The combination of these two things only goes to show that we desperately need much more research on WHY cancer takes hold, spreads and becomes metastatic. Breast cancer doesn't kill people until it has spread outside of the breast, so isn't that what should be prevented most of all?
    Just my two cents on the subject.
    Thanks again for the blog... keep up the good work!

  15. Thanks, Anna. I have been living with Stage IV since 2004 and I am a single parent of three. I mirror your frustration. I would like to add that every dollar donated toward awareness campaigns and other non-lifesaving feel good fluff is a dollar taken away from meaningful research. That's a LOT of money. We need to start driving home this message to everyone who will listen. I think that people have their hearts in the right places but they have been fed the party line for so very long. Let's all keep talking, spread the word on fb and other places. We can do this.

  16. @Jody - thanks for always keeping things real. Your energy is contagious.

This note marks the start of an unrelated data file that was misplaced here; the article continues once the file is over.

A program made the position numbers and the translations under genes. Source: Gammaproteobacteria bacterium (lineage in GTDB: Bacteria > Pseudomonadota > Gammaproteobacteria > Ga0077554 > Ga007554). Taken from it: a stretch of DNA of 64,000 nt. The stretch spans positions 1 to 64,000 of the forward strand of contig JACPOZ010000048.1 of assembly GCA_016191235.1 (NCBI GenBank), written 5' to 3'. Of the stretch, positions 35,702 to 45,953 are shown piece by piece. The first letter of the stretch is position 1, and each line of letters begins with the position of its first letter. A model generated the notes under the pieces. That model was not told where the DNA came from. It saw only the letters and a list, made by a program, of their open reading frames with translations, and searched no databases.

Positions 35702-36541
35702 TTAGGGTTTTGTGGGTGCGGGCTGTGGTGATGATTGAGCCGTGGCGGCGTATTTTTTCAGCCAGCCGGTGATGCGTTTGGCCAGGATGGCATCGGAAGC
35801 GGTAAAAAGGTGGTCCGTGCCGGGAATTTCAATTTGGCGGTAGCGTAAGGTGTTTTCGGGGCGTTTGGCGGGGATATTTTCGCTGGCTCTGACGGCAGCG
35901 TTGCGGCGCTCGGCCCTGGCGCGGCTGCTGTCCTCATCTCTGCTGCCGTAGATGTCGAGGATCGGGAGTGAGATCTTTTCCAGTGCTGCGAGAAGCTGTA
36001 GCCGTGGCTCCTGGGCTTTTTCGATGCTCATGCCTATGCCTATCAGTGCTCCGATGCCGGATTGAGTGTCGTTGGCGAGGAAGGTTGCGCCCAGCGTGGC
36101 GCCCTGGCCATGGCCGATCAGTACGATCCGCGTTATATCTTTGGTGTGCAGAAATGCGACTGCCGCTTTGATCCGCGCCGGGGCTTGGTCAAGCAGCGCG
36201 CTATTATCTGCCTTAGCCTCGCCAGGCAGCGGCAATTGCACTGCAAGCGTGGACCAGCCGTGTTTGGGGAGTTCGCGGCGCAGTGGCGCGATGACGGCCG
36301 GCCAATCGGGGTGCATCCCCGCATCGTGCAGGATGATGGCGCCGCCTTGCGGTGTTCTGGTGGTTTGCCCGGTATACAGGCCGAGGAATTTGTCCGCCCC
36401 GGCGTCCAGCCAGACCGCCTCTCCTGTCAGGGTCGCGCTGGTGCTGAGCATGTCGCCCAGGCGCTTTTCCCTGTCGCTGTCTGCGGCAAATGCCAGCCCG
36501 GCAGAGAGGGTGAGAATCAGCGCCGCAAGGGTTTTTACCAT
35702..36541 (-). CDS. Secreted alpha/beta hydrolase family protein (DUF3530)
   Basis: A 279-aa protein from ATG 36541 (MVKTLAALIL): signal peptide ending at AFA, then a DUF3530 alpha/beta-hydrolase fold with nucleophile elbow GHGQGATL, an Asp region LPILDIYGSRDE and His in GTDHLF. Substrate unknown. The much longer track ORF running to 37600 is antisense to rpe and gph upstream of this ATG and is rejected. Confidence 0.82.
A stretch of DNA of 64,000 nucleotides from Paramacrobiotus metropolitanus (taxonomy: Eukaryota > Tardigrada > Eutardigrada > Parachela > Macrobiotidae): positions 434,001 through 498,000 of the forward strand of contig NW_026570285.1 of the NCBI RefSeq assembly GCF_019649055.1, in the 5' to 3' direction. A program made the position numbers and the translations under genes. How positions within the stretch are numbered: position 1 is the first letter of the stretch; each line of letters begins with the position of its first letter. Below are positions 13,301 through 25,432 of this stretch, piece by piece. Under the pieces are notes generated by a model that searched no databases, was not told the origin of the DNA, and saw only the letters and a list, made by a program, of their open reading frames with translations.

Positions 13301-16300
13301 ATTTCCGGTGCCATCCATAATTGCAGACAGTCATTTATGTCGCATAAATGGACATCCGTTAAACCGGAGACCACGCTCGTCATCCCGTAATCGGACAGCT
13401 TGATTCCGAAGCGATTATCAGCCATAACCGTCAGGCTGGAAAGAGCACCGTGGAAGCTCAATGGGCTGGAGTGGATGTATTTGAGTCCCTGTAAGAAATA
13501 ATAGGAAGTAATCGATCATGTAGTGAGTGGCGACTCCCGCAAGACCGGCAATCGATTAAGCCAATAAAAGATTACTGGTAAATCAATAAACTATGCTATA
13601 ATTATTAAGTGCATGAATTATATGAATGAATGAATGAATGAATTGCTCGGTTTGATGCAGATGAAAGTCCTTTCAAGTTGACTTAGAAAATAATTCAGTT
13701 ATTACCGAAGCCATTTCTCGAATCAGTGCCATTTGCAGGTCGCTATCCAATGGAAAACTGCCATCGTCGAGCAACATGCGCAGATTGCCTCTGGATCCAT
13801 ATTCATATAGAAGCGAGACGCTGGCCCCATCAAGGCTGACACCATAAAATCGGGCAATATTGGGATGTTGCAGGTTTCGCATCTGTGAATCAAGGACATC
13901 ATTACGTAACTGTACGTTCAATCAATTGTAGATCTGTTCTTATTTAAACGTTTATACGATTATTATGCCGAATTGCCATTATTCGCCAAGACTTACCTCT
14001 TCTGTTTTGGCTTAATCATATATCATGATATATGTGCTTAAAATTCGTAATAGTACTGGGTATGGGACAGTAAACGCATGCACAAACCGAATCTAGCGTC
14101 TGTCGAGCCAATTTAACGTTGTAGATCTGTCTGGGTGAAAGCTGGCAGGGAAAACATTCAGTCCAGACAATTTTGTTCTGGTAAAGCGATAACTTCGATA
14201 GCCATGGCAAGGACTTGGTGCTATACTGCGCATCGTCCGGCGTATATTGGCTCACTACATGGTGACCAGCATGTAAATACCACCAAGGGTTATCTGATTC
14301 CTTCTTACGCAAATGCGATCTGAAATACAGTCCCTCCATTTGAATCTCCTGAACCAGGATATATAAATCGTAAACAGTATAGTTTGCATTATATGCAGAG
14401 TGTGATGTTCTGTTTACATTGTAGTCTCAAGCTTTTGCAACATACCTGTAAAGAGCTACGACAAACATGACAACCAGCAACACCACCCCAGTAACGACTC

@Stacey - I have to keep believing that the world is listening to our blogs. Just sowing the seeds of discontent.....

    @Flossita - thank you for the encouragement. Reminds me why all this blogging is so worthwhile and thank goodness for social media technology

    @uvmer - intelligent and articulate dissent as usual. Your comments always remind of the other dire consequence of all this PINK awareness. Our UNawareness of all of the other dreadful, incurable and invariably orphan diseases. The relentless monopolization by Pink of the hearts, minds and indeed the wallets of the donating public only serves to marginalize and disenfranchise anyone NOT 'lucky" enough to get breast cancer. I continue to be one of your greatest admirers in the work that you do to put brain cancer at the forefront, but also the continued and unwavering support that you continue to show for those of us in the breast cancer community. We can all take a page out of your book uvmer. You are one classy lady.